General Anesthesia for C-Section. The Role of Sugammadex in the quality and safety of anesthesia. Case Report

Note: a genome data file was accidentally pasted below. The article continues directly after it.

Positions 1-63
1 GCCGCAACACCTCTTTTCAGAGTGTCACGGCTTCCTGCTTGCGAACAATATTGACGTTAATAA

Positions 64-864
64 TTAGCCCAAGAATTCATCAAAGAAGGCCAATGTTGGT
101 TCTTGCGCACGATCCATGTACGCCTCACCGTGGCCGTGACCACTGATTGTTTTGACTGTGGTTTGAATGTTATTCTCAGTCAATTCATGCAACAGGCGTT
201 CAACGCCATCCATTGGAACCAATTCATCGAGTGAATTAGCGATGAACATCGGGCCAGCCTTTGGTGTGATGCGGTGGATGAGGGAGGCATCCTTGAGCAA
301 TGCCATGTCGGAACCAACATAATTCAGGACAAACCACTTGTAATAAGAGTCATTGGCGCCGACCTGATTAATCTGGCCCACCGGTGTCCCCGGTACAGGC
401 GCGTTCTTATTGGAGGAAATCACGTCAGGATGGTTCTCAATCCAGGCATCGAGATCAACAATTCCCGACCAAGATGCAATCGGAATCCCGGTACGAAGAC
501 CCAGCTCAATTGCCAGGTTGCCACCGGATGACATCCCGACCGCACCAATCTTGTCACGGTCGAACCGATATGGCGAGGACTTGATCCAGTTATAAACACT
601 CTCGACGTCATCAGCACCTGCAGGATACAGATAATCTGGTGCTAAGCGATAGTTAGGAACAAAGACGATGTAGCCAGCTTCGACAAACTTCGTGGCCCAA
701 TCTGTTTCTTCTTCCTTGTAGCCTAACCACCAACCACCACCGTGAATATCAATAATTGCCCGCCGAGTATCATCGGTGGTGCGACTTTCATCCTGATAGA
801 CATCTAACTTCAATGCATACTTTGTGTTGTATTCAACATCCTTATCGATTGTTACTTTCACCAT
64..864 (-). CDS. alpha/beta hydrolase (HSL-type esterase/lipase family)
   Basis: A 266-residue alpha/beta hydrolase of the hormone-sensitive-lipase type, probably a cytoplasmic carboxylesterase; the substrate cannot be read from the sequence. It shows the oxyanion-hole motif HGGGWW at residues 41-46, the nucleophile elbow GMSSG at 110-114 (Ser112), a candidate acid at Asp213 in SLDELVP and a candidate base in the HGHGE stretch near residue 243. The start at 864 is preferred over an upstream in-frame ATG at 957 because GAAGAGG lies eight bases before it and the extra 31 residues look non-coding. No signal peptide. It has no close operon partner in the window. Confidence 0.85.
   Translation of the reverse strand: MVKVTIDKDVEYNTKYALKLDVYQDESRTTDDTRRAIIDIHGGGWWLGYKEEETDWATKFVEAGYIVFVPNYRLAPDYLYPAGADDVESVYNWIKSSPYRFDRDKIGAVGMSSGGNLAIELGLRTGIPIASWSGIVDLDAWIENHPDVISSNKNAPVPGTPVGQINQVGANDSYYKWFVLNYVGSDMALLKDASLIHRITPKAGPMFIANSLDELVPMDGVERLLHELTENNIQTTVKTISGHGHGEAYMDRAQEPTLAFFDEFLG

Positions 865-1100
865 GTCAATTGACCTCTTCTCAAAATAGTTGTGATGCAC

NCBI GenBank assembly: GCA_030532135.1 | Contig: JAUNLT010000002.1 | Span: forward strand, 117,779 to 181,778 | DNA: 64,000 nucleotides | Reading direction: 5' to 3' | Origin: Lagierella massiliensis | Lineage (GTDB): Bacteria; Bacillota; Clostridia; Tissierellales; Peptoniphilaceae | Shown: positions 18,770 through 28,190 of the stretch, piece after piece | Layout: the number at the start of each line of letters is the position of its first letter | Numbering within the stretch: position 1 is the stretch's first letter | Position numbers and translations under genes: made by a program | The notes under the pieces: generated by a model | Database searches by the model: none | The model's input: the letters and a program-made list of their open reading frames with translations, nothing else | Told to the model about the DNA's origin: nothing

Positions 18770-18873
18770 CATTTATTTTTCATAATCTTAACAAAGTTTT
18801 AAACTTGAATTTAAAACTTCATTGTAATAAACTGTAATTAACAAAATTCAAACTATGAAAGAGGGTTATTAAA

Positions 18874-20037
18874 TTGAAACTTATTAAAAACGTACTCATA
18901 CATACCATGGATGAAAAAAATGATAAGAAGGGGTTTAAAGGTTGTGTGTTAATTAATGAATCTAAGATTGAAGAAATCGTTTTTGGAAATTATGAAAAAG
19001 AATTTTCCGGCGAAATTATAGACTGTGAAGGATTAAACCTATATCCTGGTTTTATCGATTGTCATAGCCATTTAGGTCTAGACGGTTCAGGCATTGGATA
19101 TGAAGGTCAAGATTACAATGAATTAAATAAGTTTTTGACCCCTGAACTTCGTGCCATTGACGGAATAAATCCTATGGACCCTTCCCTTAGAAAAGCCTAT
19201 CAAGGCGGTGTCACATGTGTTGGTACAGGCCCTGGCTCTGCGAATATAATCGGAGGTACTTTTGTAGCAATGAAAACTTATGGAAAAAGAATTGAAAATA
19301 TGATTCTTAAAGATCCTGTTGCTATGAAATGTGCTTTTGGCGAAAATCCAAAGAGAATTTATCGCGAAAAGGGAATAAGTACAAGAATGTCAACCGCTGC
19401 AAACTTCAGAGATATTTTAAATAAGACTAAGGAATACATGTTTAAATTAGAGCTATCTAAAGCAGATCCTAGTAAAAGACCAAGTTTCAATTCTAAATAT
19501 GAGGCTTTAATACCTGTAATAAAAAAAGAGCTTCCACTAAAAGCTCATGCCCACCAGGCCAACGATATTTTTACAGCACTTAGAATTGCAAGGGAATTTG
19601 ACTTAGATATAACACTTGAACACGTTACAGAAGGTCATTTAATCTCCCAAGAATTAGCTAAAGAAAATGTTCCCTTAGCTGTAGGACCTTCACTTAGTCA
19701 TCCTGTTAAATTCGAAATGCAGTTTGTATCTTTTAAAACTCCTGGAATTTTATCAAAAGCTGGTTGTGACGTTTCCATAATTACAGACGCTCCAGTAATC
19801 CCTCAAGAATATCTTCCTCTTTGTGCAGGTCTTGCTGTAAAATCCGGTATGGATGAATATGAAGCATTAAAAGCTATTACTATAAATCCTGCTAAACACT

C-section is one of the most common surgical procedures in the world, with 5% of the cases being managed under general anesthesia (7.5 million C-sections performed under general anesthesia every year). Due to its special circumstances (i.e., the patient has a full stomach, need for neuromuscular relaxation, mother-child wellbeing, the mother is expected to immediately provide care to the baby, and the procedure takes a short time), general anesthesia is a challenge in every case. This article discusses the case of a pregnant woman who required general anesthesia for an emergency C-section. The neuromuscular relaxant used was Rocuronium. The airway was secured promptly and the surgical conditions were appropriate. The procedure was finally reversed with sugammadex at a dose of 1mg/kg. The availability of new neuromuscular relaxation reversal agents contributes to safe management during anesthesia; furthermore, these agents limit the chances of a residual relaxation and allow better time control and depth of relaxation. Studies suggest sugammadex doses that will probably change with the advent of new trials, adapting them to the degree of neuromuscular relaxation obtained, and this will help to reduce costs and hence improve the availability of the drug in our ORs.
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